You may be aware that Vanguard and Fidelity have been locked in a price war now for a number of years that has driven the costs of many of their (and the entire financial industry’s) index funds down to nearly nothing.
In fact, last year, Fidelity broke new ground when it launched 4 new zero-cost index funds. That is, 4 index funds with a 0% expense ratio. You pay nothing to invest in these funds.
Why would Fidelity do that? In my view, they probably see these funds as a loss leader and marketing expense. In other words, they are a tool to:
- get new customers in the door by offering them an enticing product, even if it means a small loss for the company
- get those customers to invest or spend in other areas to become profitable customers
It’s not too dissimilar from grocery stores mailing you a weekly flyer of special sales on food staples that they are selling at or below cost in the hopes that when you get in the store you will buy a bunch of high margin items.
In light of these broader trends, I was not shocked when I saw the recent news that Salt Financial was launching an ETF that pays you to invest in it. The ETF, Salt lowTru Beta US Market Fund (Ticker: LSLT) is the first ETF that has a negative expense ratio (of -0.05%).
Perhaps this is just the next step in the natural progression towards lower costs in the financial investments industry?
I decided to dig deeper. Here’s what I found.
1. The Negative Expense Ratio is Only Temporary, and it’s Capped:
In Salt’s press release, they state:
The Adviser has contractually agreed to waive the Fund’s full unitary management fee of 0.29% on the first $100 million in net assets until at least May 31, 2020 and to contribute to the Fund’s assets an amount equal to an annual rate of 0.05% of the Fund’s average daily net assets on the first $100 million in net assets. This agreement may be terminated only by, or with the consent of, the Fund’s Board of Trustees.
Just in that statement alone, there are some red flags:
- If the fund goes above $100 million in assets and you invest (or re-invest) more, you will not only not get the 0.05% payout, but you will pay the 0.29% management fee. That fee is not horrible, but it’s also not cheap compared to industry-leading ETF’s/index funds these days.
- The agreement may be terminated by the Fund’s Board of Trustees. They’ve given themselves an out if things don’t work out to their liking.
- There is an end date: this promotion will likely end on May 31, 2020.
Contrast that with some of Fidelity and Vanguard’s offerings, which:
- Have no asset cap on lower costs.
- Have no end date. Expense ratios are always subject to change, but with these companies – they almost always go down.
2. I’m not Quite Sure what the ETF’s Underlying Strategy is
After reading about the ETF’s investment strategy, I’m not quite sure what to make of it. According to Salt, here is how their algorithm selects what to invest in:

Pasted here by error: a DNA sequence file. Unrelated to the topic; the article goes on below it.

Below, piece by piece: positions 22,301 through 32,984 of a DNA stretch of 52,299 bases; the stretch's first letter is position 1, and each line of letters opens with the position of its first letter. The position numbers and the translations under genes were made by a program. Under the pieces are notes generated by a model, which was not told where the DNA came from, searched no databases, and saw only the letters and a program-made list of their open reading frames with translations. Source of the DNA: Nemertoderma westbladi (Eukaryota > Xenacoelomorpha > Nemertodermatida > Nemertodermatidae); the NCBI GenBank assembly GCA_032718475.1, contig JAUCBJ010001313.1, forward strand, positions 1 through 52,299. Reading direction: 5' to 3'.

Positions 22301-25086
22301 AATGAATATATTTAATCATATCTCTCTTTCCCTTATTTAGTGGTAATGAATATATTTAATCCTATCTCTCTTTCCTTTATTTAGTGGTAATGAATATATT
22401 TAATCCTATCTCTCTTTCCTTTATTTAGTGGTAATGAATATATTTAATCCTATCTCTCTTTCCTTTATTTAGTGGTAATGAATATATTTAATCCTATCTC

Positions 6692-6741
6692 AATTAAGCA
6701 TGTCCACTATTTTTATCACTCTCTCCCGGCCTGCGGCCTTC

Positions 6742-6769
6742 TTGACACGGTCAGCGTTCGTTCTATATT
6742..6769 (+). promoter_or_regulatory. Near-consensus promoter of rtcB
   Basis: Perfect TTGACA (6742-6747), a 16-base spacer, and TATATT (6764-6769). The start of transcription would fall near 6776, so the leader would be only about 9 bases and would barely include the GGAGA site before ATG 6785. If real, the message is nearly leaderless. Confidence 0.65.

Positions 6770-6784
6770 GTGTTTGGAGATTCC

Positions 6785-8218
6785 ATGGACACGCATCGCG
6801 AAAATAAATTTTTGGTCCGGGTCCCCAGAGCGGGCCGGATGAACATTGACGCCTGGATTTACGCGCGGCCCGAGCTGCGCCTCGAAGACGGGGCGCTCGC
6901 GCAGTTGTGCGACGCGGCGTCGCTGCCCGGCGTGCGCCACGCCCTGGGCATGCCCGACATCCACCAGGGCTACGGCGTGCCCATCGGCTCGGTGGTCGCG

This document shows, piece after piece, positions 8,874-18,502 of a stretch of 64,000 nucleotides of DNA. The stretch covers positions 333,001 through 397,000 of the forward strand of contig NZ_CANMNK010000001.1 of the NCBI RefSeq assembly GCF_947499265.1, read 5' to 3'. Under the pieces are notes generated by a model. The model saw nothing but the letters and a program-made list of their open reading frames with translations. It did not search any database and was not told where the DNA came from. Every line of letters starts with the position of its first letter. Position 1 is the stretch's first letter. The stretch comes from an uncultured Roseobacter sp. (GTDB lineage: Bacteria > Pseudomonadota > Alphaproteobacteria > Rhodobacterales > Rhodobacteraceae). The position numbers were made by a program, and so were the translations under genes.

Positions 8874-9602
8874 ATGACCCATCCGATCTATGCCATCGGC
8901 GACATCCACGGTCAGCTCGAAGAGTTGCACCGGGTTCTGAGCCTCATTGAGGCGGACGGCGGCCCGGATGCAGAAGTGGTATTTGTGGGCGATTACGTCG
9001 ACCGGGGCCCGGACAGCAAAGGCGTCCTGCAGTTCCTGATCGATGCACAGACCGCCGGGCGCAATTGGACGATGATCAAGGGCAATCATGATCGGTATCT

1. Start with top 1000 stocks by market capitalization
2. Filter on 30-day average daily volume to keep the 500 most liquid stocks
3. Calculate truBeta™ scores for the remaining 500 stocks. Eliminate all stocks at or above a truBeta™ estimate of 1.0.
4. Calculate a Beta Variability score for each remaining stock. A lower score indicates more stability in beta over time.
5. Rank the top 100 stocks by Beta Variability, capping sector concentration at 30%.
6. Equal weight the portfolio and rebalance quarterly. Current index components remain in the index unless their truBeta™ estimate rises to 1.0 or above, helping reduce turnover.
Sounds complex! Too complex for me to want to invest in.
3. LSLT is Not Diversified
But don’t just take that from me, take it from the Salt website, which says,
The Fund is non-diversified and may invest more of its assets in a single issuer or smaller number of issuers than a diversified fund
And if you look at the fund’s current top 10 holdings, this plays out. Of the top 10, 6 are considered to be “consumer packaged goods” (think grocery store staples) companies: Kimberly Clark, Tyson Foods, Conagra, Hershey, General Mills, Church and Dwight.
Compare this to some of Vanguard’s and Fidelity’s low cost index funds that invest in the entire stock market, and you would be leaving yourself at a higher risk of sector-specific slumps, or missing the gains of the entire market.
4. Salt Financial is Not a Well Established Investment Firm
If a Vanguard or Fidelity launched a fund like this, I’d have to take a serious look. Both have assets under management in the trillions. Salt Financial, on the other hand, has fund assets in the millions. They have yet to really prove themselves.
I’m all for passive ETF/index fund investing and low expense ratios. And should there ever be a diversified fund from an established player that tracks the broader stock market index and offers up a negative expense ratio – I’d probably be one of the first to get in. But LSLT is not it. Too risky, too gimmicky, and too unproven.
And the lesson here is a good reminder: before investing in anything, always do your homework and read the fine print.
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